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Illustration: Aïda Amer/Axios
Scientists can’t agree on the answer to a foundational question in physics — how fast the universe is expanding — and to some, the debate signifies that their understanding of the universe may be about to shift.
The big picture: Cosmologists have been debating the expansion rate of the universe — known as the Hubble Constant — for decades, but today’s controversy centers on two camps that disagree on just how fast our 13.8 billion-year-old universe is moving.
Why it matters: The Standard Model — which Dennis Overbye of the New York Times calls "a collection of theories describing all the physical forces except gravity" — still has its limitations. Cosmologists are looking for a way to "break" the model in order to figure out exactly what they're missing.
Where it stands: Cosmologists using data from the Planck telescope's map of the cosmic microwave background emitted during the early days of the universe place the Hubble Constant at about 67 kilometers per second per megaparsec.
The catch: If both values are shown to be correct, then it would mean that the universe is expanding at a rate that defies our best predictions, effectively breaking the Standard Model.
But, but, but: A recent study using red giant stars to gauge expansion puts the constant in between the late and early universe values, hinting that the true answer may lie somewhere in the middle.
The bottom line: It’s too early to say whether our understanding of the universe is about to undergo a seismic shift, but scientists are paying close attention to any new data that could deepen our understanding of it.
Thousands of galaxies seen by the Hubble Space Telescope. Photo: NASA/ESA/STScI
The Hubble Constant controversy is inspiring scientists to find new and inventive methods for testing just how fast our universe is expanding.
What's next: Researchers are now looking to a variety of different kinds of stars and other observations to try to nail down what the Hubble Constant actually is.
Yes, but: In the immediate future, scientists will continue to parse the early and late universe numbers with a fine-toothed comb in the hopes that perhaps some overlooked element will help bring the numbers closer together.
Read more: Cosmologists debate how fast the universe is expanding (Quanta)
The remnant of a supernova. Photo: NASA/CXC/F. Vogt et al./ESO/VLT/MUSE/STScI
Radioactive dust sent out by ancient supernovas has been found in Antarctica, according to a new study in the journal Physical Review Letters.
The big picture: Researchers behind the study suggest that our solar system is currently flying through a cloud of cosmic material thought to be shaped by supernovas.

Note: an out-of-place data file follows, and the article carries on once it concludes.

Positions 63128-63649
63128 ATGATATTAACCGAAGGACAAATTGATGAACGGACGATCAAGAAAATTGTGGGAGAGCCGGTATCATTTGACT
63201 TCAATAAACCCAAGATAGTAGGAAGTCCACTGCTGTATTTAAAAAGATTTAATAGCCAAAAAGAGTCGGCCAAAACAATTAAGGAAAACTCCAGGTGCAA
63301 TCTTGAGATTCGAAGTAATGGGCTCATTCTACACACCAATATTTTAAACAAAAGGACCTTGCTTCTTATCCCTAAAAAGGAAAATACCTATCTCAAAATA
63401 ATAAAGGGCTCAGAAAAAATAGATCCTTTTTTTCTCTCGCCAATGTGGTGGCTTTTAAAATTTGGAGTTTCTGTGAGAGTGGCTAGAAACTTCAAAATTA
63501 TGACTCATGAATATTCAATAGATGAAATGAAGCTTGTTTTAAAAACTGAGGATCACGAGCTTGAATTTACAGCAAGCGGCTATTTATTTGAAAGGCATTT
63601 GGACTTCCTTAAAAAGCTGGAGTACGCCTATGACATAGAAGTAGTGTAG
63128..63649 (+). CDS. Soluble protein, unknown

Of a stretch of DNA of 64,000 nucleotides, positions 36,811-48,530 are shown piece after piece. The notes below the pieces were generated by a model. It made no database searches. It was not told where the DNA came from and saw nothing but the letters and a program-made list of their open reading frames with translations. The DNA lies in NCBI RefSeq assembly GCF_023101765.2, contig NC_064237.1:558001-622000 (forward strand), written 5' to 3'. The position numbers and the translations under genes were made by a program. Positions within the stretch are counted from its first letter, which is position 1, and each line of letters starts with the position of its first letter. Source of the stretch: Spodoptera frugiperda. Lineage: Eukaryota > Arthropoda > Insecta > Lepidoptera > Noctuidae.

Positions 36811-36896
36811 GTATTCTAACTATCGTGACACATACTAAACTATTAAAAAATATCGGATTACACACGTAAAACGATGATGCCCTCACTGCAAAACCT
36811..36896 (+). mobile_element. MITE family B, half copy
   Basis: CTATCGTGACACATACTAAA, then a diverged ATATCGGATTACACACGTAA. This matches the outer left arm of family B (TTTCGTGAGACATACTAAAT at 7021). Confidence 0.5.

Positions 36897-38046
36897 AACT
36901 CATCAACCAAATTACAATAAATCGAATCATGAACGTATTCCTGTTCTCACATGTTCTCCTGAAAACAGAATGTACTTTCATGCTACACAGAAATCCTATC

What they found: The team behind the study thinks that the iron-60 atoms found in the region were delivered to Earth in the last 20 years.
What's next: Koll and his colleagues are hoping to get a look at older Antarctic snow in order to compare concentrations of iron-60 in the past to those found today.
A Falcon Heavy rocket launch in June. Photo: SpaceX
Four companies — SpaceX, Blue Origin, United Launch Alliance (ULA) and Northrop Grumman — have submitted proposals to become 1 of 2 launch providers for the U.S. Air Force from 2022 to 2026.
Why it matters: Launching commercial and government payloads to orbit is a competitive business, and locking in billions of dollars in revenue from the Air Force would be a huge win for any of these companies.
The intrigue: All 4 companies have submitted their bids to the Air Force, but the fight to get to this point has been a long one, and it's not over yet.
Happy birthday, Curiosity. Photo: NASA/JPL-Caltech/MSSS
Astronomers spot flashes from our galaxy's black hole (Ryan F. Mandelbaum, Gizmodo)
Inside Rocket Lab's plan to reuse its rocket (Michael Sheetz, CNBC)
ESA confirms 2nd ExoMars parachute test failure (Jeff Foust, Space News)
Blue Origin protests Air Force launch competition (Axios)
Curiosity has been on Mars for 7 years (Axios)
The Seagull Nebula. Photo: ESO/VPHAS+ team/N.J. Wright (Keele University)
The Seagull Nebula takes on a red hue in a new photo taken by the European Southern Observatory's VLT Survey Telescope.
If you haven't spotted it yet, the seagull's head is the bulbous mass of gas and dust on the lower right, with its wings spreading out to the left.
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